Decision Making Problem
Decide or don't decide!
Decide or don't decide!
One of the first decision making problems you face (often without realising it) is to decide whether you have a decision to make, or a problem to solve.
Is it a decision or is it a problem? Time can be wasted and people frustrated if you resort to setting up a problem solving team when all that was really needed was for a decision to be made.
Alternatively, living with a decision that was made, when it wasn’t clear why something had gone wrong, can be just as costly. In that case you had a problem to solve first, before you could make a decision. Decision making problems often arise because you aren’t clear which of these you really have: a problem to solve or a decision to make!
Sometimes what’s required is just for a decision to be made, rather than extended analysis of a problem to solve. But how do you decide which is most appropriate, whether you need to make a decision or solve a problem?
Although problem solving and decision making processes may share many common features, they tend to have at least one significant difference. Definitions of problem solving tend to suggest that problems have their roots in the past. On the other hand, it could be argued that decisions are more about what’s going to happen, in the future.
A problem is usually about something that has gone wrong (such as faults, gaps or difficulties). Whatever the cause, it can usually be traced to something in the near or distant past. Whereas decisions are about looking ahead. They are commitments to a course of action which is uncertain. Of course, decision making is a part of any problem solving process. We need to decide what action(s) to take after having analysed a problem, and generated a range of options. But here’s the essence of the first decision making problem: how do you know whether you have a decision to make or a problem to solve?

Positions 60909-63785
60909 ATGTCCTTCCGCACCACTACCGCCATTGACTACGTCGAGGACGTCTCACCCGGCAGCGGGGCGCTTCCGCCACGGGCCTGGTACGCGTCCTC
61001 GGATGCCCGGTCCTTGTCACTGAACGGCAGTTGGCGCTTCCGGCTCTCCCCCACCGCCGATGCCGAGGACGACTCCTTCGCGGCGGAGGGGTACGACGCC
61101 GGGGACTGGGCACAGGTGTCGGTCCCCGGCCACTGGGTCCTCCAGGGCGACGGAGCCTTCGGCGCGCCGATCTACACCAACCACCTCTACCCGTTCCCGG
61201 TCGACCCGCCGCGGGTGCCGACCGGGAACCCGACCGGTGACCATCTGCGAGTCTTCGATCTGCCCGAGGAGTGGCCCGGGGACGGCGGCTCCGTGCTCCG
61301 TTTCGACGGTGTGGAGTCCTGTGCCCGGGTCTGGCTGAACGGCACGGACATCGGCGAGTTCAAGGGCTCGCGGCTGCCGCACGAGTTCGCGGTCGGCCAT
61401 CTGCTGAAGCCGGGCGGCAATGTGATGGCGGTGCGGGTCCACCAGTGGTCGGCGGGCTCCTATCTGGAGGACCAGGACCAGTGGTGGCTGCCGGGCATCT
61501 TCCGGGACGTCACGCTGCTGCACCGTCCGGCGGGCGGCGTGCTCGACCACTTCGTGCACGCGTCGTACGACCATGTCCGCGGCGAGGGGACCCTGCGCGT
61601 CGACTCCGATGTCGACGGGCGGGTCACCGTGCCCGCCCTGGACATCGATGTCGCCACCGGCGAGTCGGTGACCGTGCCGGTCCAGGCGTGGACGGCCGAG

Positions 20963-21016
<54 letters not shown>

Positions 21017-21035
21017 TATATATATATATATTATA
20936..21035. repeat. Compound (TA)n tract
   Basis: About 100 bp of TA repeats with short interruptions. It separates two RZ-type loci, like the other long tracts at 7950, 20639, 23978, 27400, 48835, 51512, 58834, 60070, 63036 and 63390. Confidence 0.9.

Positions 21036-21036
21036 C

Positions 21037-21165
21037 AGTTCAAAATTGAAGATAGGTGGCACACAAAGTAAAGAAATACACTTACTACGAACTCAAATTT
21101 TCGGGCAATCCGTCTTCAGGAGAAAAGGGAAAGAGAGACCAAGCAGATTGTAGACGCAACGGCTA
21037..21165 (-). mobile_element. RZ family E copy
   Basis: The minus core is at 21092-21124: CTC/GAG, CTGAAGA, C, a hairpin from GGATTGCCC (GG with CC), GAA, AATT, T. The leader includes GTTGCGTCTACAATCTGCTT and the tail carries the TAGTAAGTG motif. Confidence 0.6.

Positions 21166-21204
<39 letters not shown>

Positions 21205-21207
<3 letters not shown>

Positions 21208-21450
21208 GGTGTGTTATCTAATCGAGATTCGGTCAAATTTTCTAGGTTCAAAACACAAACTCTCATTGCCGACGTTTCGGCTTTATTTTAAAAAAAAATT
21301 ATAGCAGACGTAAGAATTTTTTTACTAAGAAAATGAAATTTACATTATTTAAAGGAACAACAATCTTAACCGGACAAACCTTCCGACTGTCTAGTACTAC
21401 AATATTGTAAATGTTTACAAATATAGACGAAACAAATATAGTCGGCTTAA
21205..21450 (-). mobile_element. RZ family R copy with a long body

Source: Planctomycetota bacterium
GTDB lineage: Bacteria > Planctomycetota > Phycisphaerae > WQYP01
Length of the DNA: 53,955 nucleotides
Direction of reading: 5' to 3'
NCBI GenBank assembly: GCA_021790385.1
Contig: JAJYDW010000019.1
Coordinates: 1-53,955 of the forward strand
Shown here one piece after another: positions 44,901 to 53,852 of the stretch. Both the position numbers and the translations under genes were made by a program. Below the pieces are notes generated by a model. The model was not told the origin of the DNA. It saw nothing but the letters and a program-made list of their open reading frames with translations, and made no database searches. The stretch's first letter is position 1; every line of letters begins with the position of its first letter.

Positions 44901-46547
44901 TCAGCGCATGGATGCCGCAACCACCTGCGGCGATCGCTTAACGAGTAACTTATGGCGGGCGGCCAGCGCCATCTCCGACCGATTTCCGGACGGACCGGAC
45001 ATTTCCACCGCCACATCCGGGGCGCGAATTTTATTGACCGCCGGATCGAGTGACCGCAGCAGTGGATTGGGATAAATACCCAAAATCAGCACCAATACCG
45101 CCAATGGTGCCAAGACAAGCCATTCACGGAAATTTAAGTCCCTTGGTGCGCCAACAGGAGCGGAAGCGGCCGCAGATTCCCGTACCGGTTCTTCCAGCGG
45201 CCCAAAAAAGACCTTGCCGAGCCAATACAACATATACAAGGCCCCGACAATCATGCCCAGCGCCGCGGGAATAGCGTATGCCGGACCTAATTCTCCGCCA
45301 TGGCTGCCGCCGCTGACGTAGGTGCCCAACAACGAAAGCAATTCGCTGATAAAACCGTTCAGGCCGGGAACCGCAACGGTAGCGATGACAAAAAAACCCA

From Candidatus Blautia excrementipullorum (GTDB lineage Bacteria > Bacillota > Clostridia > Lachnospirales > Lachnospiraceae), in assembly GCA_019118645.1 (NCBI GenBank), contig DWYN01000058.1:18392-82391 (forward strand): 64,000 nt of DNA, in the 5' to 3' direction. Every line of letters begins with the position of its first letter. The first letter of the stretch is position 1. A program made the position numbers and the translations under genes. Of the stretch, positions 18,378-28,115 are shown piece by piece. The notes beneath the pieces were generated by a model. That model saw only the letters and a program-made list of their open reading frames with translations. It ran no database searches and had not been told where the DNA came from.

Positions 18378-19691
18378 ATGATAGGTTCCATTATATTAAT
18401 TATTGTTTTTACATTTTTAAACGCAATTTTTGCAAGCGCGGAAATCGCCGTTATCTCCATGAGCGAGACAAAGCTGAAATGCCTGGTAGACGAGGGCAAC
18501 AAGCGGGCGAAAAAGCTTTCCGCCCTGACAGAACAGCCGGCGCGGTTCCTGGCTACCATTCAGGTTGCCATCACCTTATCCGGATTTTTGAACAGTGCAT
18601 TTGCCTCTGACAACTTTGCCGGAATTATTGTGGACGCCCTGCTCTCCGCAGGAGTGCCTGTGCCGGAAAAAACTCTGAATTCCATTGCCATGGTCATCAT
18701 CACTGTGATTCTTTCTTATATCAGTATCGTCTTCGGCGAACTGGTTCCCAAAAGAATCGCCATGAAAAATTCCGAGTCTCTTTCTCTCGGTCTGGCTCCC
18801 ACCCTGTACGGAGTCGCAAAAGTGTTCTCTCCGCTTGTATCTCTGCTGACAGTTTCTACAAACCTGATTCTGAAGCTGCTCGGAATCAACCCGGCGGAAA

Perhaps the simplest approach is to determine whether there is something wrong. Or is there something you’re dissatisfied with, or which you know needs to change. If there is, and you know why something is wrong and the remedies are clear and obvious, then you have a decision to make – you look forward and act. Such decisions are most likely to relate to relatively simple issues or those which are not too far reaching, depending on the type or level of the decision. Or they may be clear to you because you’re relying on your intuition, perhaps through your experience, closeness to the situation, or just your gut feeling.
It’s only when you’re faced with more complex, serious or large scale situations that you use problem solving processes. Where it’s not clear what’s gone wrong and/or what the solution might be, that’s when you have a problem to solve. Of course, before deciding you may wish to consider an even more fundamental question: do you really need to make a decision at all?
Assuming we haven’t confused decisions and problems, even applying a rational decision making process doesn’t necessarily guarantee success. According to Ohio State University management professor, Paul C. Nutt, we only get about 50% of our decisions in the workplace right! Half the time they are wrong, so there is evidence that we seem to have numerous decision making problems.
Nutt’s research illustrates that bad decisions were usually bad because two things were missing:
Too often those who should have been involved weren’t, and solutions were proposed and acted upon too quickly. Often with disastrous effects!
A third reason that has emerged from his research appears to be that:
too often, managers make bad tactical selections ….. because they believe that following recommended decision-making practices would take too much time and demand excessive cash outlays.
So it could be argued that, the more complex or serious the issue to be resolved, the more important it is that we listen to Nutt’s findings. The three main causes of decision making problems can be resolved by ensuring we:
If you are interested in finding out more about Professor Nutt’s approach to decision making follow this link to his book: Handbook of Decision Making. You might pay particular attention to Chapter 1: page 4, where he discusses Drucker’s and Weick’s calls to decide whether there is a decision to make.
Once you’ve finished with Nutt’s insights on decision making, take at look at our other articles and our great-value resources to inform your understanding and practice. Different types of decision making require different approaches, something we particularly address in our e-guide: Making Better Decisions.
Judgement, intuition, experience and knowledge all come together when making decisions. Regardless of whether you believe in intuition and decision making, you’ll find more on these and other practical techniques in our related e-guides (below) or in Making Better Decisions. Use the tools in this guide to help your decision making:
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We’ve used [the guides] as support tools for learners on our talent management programmes which has saved me a lot of time and a lot of money. I’d definitely recommend them.